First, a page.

Consider what happens if we call TryGetValue without specifying a variable for the output parameter:

> let res = d.TryGetValue(3);;

val res : bool * string

> res;;

val it : bool * string = (true, "Dictionary")

Did you catch that? When calling a function containing output parameters in F#, you don't have to specify variables for them. The F# compiler will automatically consolidate the function's result and output parameters into a tuple (in this case, a pair). Awesome! If you were paying attention last time, you've probably already realized that we can bind the TryGetValue call to a pattern that extracts the values from the resulting pair.

> let res, v = d.TryGetValue(2);;

val res : bool
val v : string

> res;;

val it : bool = true

> v;;

val it : string = "F#"

Now, we can easily query our dictionary using an invalid key without an exception being thrown. Best of all, we don't have to declare an awkward mutable variable to store the value. What takes two lines of code in C# consumes just one in F#.

> let res, v = d.TryGetValue(4);;

val res : bool
val v : string

> res;;

val it : bool = false

It is the attention to detail that makes it a joy to code with F#. This is just one example of how F# can consume .NET framework classes in ways more elegant than even C#, the lingua franca of the .NET universe!

I haven't decided what the next article will cover yet. Are there any requests? Feel free to email them to dustin AT diditwith.net.

1The #light directive in the first line of the code sample enables the F# lightweight syntax. We'll look closer at this in a future article.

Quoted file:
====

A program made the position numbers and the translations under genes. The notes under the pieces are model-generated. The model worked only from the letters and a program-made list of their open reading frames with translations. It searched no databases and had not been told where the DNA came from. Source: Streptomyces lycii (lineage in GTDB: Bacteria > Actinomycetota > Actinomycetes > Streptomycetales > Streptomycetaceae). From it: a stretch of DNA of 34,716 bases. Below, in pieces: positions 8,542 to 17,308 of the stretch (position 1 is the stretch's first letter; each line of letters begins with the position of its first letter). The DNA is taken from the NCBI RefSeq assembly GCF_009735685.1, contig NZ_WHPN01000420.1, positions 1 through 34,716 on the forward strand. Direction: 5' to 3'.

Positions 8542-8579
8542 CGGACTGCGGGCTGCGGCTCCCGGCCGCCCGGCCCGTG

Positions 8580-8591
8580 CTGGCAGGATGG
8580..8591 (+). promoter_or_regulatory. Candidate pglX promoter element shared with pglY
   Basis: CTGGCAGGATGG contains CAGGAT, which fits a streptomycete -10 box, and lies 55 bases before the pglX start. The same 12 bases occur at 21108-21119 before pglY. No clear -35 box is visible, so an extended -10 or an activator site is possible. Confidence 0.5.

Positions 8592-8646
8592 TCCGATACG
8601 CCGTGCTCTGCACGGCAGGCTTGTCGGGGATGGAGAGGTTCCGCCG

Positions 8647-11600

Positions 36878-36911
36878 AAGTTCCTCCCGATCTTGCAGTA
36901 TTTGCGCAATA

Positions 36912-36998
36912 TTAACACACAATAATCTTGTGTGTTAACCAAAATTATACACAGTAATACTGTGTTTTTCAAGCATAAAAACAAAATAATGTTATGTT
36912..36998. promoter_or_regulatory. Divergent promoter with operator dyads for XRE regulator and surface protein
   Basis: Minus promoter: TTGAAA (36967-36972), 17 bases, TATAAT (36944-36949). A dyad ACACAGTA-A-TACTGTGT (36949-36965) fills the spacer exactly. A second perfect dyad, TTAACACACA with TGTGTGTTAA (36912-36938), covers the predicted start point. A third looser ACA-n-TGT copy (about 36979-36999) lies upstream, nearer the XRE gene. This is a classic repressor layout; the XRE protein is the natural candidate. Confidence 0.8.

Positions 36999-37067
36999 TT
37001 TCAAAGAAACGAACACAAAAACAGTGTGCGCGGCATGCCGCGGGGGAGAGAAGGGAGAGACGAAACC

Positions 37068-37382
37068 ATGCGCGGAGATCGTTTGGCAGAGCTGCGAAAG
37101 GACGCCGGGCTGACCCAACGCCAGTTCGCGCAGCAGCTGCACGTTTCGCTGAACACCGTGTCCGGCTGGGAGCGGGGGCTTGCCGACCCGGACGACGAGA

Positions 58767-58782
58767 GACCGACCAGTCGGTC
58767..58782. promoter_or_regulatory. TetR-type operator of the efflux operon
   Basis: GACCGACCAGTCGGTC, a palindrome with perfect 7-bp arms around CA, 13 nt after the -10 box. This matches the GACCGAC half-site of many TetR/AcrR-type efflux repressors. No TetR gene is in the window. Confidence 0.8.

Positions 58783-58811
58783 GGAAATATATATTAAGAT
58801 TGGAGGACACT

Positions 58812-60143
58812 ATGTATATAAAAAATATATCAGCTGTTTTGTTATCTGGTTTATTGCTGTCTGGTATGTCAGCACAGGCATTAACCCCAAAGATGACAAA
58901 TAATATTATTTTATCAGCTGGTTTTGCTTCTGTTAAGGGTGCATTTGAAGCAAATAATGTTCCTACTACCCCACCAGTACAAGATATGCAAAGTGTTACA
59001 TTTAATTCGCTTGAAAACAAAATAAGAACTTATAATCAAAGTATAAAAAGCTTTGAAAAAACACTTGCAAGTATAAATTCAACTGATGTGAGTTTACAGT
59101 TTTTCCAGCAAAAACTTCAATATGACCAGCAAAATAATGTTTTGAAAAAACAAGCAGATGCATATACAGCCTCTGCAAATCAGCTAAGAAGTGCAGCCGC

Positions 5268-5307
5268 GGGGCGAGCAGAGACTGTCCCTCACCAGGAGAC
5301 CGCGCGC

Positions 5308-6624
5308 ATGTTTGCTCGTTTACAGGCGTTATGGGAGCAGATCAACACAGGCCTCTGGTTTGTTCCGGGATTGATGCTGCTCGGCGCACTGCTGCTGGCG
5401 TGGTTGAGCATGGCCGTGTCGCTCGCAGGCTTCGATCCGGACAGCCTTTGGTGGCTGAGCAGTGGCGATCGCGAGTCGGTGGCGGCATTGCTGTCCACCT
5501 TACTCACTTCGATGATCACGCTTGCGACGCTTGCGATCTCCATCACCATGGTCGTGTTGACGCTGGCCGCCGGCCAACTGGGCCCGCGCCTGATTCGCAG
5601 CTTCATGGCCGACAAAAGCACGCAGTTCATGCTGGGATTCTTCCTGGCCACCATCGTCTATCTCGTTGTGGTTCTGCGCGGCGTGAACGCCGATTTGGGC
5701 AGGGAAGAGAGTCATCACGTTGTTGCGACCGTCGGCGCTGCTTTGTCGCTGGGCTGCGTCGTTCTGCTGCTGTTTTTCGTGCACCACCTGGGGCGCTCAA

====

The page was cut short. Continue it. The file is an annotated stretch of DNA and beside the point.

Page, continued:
2This might be frustrating to users of the System.Collections.Hashtable class from .NET Framework 1.0. Unlike Dictionary, Hashtable returns null when a key isn't found rather than throwing an exception. The reason for this behavior difference is detailed here.
3Normally, I would consider the use of output parameters to be a code smell. However, TryGetValue is an example of a scenario where an output parameter is justified.
4We'll be looking more deeply into reference cells in a future article.

posted on Tuesday, January 29, 2008 11:30:29 AM (Pacific Standard Time, UTC-08:00)  #    Comments [3]

kick it on DotNetKicks.com
 Wednesday, January 23, 2008
Nate Hoellin has a great article on setting up an F# project for TDD with NUnit. Check it out:

Sample setup for Visual Studio 2008 for F# Unit Testing with NUnit


posted on Wednesday, January 23, 2008 12:36:03 PM (Pacific Standard Time, UTC-08:00)  #    Comments [2]

kick it on DotNetKicks.com
 Monday, January 21, 2008
Last time, I demonstrated the basics of tuple types in the F# language. However, I (intentionally) failed to answer a couple of important questions about tuples:
  1. Once values are bound together in a tuple, how can they be retrieved?
  2. How are tuples useful?

I'll leave the second question for next time. Today, we'll see how the values of a tuple can be extracted.

Here is the tuple that we began with last time:

> let pair = 37, 5;;

val pair = int * int

> pair;;

val it : int * int = (37, 5)

Extracting the values from this tuple is a simple matter of using the fst and snd functions (which F# held over from its ML heritage). These functions retrieve the first and second values, respectively, from a two-value tuple.

> fst pair;;

val it : int = 37

> snd pair;;

val it : int = 5

The results of these functions also can be assigned to variables.

> let x = fst pair;;

val x : int

> let y = snd pair;;